Tipping is becoming more awkward than ever



Starbucks recently implemented a feature to tip baristas when a customer decides to pay with card. (Courtesy of Cary Edmondson) Baristas busy at work in the Henry Madden Library’s Starbucks. Ricky Serrano, the dining services manager at the shop, said its busiest time is 9 a.m. to noon or 2 p.m.

By Cynthia Carranza, Contributor

If you pay cash, they won’t ask.

Feeling pressured into leaving a tip while buying coffee using a card seems to be the new “norm” in Fresno thanks to the digital screen.

Touch screens and payments apps such as Apple Pay are making it easy for businesses to ask for a gratuity. ABC30 reported tipping requests and machines are increasing in local and national businesses. 

I don’t think the customer should be asked to tip at places that are relatively quick stops. Sometimes the encounter is so brief that it’s hard to make a judgment of service. In these cases, customers should feel they are in an atmosphere where tipping is entirely optional.

I am a Starbucks regular, and grabbing a cold beverage in the mornings is one of the highlights in my routine. While a lot of times I would like to leave a dollar in the tip jar anyway because I receive wonderful service, I feel nowadays the setup has become a bit more invasive.

Places in Fresno such as Starbucks, Juice-It-Up, Jugo Salad and Juice Bar, Blue Moon Juice Bar, Boba Pub, and Kuppa Joy have hopped on this trend. A tip option appears on the kiosk when the customer pays by phone or card. The customer must decide whether or not to leave a tip on a coffee that they have not tasted or received yet. 

I talked with others to see what they thought.

“If you pick the one that says no tip then you feel like a real jerk cause they’re looking right at you,” said Andrew Fiala, a Fresno State philosophy professor. 

“Then you worry too, ‘OK, if I put no tip, are they going to spit in my coffee?’ ” Fiala said.

This latest tipping style is automatic when compared to a waiter or waitress dropping off the tab at a table and then later coming to collect it, giving the customer time and privacy.

“It used to be, tips happened after the service, and if it was good, then you add a tip,” Fiala said. 

Instead, the barista is notified at that moment on their personal screen if the customer standing in front of them has left a tip or not. This is a prime example of how the customer can dictate the kind of service they are about to receive. After the gratuity amount for the coffee has been input or not, then an employee proceeds in making the customer’s order.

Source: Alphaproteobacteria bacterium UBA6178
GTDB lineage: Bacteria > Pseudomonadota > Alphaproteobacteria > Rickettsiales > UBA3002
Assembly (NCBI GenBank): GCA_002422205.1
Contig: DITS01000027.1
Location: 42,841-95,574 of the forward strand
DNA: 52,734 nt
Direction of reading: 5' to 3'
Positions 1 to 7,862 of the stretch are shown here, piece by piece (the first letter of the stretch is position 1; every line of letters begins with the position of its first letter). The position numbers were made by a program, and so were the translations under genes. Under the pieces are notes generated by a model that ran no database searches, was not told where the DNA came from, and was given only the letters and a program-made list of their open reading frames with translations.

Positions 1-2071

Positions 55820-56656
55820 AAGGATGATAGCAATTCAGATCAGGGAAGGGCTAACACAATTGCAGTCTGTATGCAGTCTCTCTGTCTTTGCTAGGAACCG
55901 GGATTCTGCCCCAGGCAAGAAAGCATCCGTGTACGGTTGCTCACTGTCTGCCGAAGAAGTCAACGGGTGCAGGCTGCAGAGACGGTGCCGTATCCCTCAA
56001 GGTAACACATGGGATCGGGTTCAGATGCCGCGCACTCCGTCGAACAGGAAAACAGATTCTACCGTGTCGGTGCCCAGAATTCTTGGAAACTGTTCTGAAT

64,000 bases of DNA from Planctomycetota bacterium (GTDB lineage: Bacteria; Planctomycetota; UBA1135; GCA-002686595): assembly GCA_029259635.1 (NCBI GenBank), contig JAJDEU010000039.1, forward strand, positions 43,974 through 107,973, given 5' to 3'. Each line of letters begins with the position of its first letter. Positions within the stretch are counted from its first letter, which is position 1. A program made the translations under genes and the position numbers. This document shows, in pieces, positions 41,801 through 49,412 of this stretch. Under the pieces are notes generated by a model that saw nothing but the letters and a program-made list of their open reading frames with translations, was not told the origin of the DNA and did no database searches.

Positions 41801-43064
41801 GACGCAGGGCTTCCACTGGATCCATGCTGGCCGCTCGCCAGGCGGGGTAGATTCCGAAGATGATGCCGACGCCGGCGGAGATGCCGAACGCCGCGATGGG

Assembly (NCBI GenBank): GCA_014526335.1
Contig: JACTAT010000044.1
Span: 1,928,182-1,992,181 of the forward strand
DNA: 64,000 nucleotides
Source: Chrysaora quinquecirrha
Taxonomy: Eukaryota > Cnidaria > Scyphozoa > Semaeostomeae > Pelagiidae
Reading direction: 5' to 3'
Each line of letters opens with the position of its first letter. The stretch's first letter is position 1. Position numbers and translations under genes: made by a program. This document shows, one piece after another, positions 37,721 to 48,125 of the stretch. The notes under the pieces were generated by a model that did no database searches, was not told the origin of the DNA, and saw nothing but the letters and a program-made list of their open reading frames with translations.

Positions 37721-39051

Some college students view it as difficult to keep up with tipping trends that have expanded to almost every service business. 

“I feel bad, but I’m not going to tip you for my grande Starbucks,” said Marlee Guzman, a Fresno State student. 

Others try to give what they have, even if it strains their budget. 

“I tip even when I’m broke,” said Mayra Hernandez, a Fresno State student who worked in the food industry at one point. 

However, Hernandez said, “Sometimes at coffee places I don’t really tip because I don’t know where it’s going. I know in the restaurants it will go to the server or the busser.”

A Starbucks barista, who asked to remain anonymous, explained that the tip does not directly go to the person behind the counter who is helping the buyer. Starbucks employees who receive a tip electronically rely on the computer system to calculate an average of how much gets added into each employee’s paycheck. 

The barista described the point of view from the other side of the counter to The Collegian and said customers may not be alone in dreading this payment interaction.

“You can feel the awkwardness in the situation,” the barista said. 

The barista shared that the tip option is an involuntary part of the payment process and that they do not have control over the device asking the customer for a tip.

“The system is pressuring people to leave a tip and I don’t like it,” the barista added. 

Since the tip option has become a part of the payment process, the barista has noticed an increase in tips. 

Allen Wilhoite, a heavy operator for Eppler Towing out of Fresno, gave his two cents to The Collegian on the tipping madness. 

“If the person deserves it …  yes, but you should never feel that you have to tip,” he said.

The gratuity table on the kiosk presents percentage options for the customer to select from such as 15%, 20%, and 25% percent. 

“You know what, I don’t even look at that. I base it on the service that was provided. I don’t use that,” Wilhoite said of the gratuity tables. “I’ll tip accordingly.” 

Wilhoite added, “There’s no such thing as entitlement, if you treat me right, I’m going to treat you right.”

The tip expectations in America were a culture shock for Fresno State exchange student lodie Voiry. 

In southern Europe, where Voiry is from, tipping is not routine and the employees have higher wages. 

Voiry grew up in the middle of France and then moved toward the capital, where she got a job working in a hotel-restaurant in Paris.

“I worked for four months and only once was I ever tipped,” she said of her old job back home.

Voiry moved to the United States in August 2022. 

She recalled her first experience when she noticed the difference in customer service in the food industry in the United States compared to back home. 

Voiry asked her friend, “Why are they being so kind and smiley?”… to which her American friend responded, “It’s because they want a better tip.” 

While she said she has grown accustomed to tipping etiquette in the United States, Voiry still believes that a tip should be an optional “thank you” and not an expectation from the customer. 

“If we tip somebody, it’s because they gave their time to provide us with the best experience,” said Voiry. 

As for me, to avoid the momentary moral debate at 6 a.m., I would roll out your dollar-bills for that cup of coffee.